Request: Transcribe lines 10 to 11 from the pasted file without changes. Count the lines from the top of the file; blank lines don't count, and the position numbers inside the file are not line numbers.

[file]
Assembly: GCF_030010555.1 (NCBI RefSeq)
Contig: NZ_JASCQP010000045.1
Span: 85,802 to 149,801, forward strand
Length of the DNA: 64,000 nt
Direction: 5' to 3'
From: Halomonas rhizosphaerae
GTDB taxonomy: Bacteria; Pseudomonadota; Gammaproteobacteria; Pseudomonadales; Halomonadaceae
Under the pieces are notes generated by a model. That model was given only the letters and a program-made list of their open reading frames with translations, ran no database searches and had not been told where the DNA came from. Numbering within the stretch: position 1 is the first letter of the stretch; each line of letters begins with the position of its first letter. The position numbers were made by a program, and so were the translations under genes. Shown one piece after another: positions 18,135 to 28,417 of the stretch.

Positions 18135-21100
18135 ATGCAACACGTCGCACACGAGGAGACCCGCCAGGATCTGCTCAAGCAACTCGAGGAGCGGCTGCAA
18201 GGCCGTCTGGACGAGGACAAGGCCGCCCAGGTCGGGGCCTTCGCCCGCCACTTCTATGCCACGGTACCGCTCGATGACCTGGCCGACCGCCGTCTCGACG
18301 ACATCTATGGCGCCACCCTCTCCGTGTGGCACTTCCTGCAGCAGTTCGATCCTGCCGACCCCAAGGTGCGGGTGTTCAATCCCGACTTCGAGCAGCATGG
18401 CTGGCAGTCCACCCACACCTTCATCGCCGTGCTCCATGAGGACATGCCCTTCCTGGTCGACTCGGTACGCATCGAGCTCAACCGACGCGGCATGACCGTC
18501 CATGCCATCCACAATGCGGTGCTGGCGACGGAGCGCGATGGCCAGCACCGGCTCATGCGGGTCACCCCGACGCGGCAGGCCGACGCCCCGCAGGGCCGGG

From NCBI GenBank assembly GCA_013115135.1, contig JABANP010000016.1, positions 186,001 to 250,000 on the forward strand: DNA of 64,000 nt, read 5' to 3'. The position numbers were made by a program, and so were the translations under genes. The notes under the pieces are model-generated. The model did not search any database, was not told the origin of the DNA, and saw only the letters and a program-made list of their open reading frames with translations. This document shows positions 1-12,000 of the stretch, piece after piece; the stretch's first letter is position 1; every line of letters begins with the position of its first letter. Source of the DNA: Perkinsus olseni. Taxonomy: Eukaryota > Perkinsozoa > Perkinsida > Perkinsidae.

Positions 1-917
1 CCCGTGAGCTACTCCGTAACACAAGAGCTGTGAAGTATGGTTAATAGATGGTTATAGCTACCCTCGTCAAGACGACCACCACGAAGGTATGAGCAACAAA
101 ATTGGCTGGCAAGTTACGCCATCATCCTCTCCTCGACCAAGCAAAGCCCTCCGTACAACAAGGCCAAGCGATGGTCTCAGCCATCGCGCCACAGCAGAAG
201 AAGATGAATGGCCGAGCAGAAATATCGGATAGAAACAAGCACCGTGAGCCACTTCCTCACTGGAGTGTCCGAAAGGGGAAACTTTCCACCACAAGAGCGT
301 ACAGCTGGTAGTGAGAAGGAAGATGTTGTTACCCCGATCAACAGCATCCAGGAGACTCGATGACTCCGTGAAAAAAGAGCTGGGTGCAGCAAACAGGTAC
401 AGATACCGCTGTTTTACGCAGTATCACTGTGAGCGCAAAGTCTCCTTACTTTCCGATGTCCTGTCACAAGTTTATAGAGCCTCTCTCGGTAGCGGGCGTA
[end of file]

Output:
18135 ATGCAACACGTCGCACACGAGGAGACCCGCCAGGATCTGCTCAAGCAACTCGAGGAGCGGCTGCAA
18201 GGCCGTCTGGACGAGGACAAGGCCGCCCAGGTCGGGGCCTTCGCCCGCCACTTCTATGCCACGGTACCGCTCGATGACCTGGCCGACCGCCGTCTCGACG